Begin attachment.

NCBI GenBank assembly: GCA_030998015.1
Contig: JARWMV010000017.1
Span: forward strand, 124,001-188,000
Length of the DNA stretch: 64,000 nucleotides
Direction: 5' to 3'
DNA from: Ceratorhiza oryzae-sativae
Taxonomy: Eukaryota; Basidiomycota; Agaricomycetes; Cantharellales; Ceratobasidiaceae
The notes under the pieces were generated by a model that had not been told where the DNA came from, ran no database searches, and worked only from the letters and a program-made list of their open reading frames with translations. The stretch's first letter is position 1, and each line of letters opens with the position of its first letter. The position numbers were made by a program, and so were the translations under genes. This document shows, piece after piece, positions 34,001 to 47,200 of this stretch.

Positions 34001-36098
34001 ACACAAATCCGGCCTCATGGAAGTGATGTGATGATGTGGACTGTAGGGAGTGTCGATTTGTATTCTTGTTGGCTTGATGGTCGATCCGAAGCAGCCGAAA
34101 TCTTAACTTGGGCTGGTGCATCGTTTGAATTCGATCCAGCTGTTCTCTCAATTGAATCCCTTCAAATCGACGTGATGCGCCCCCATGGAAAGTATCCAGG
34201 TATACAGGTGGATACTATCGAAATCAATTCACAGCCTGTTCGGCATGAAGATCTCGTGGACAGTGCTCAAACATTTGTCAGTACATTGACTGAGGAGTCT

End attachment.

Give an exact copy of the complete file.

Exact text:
NCBI GenBank assembly: GCA_030998015.1
Contig: JARWMV010000017.1
Span: forward strand, 124,001-188,000
Length of the DNA stretch: 64,000 nucleotides
Direction: 5' to 3'
DNA from: Ceratorhiza oryzae-sativae
Taxonomy: Eukaryota; Basidiomycota; Agaricomycetes; Cantharellales; Ceratobasidiaceae
The notes under the pieces were generated by a model that had not been told where the DNA came from, ran no database searches, and worked only from the letters and a program-made list of their open reading frames with translations. The stretch's first letter is position 1, and each line of letters opens with the position of its first letter. The position numbers were made by a program, and so were the translations under genes. This document shows, piece after piece, positions 34,001 to 47,200 of this stretch.

Positions 34001-36098
34001 ACACAAATCCGGCCTCATGGAAGTGATGTGATGATGTGGACTGTAGGGAGTGTCGATTTGTATTCTTGTTGGCTTGATGGTCGATCCGAAGCAGCCGAAA
34101 TCTTAACTTGGGCTGGTGCATCGTTTGAATTCGATCCAGCTGTTCTCTCAATTGAATCCCTTCAAATCGACGTGATGCGCCCCCATGGAAAGTATCCAGG
34201 TATACAGGTGGATACTATCGAAATCAATTCACAGCCTGTTCGGCATGAAGATCTCGTGGACAGTGCTCAAACATTTGTCAGTACATTGACTGAGGAGTCT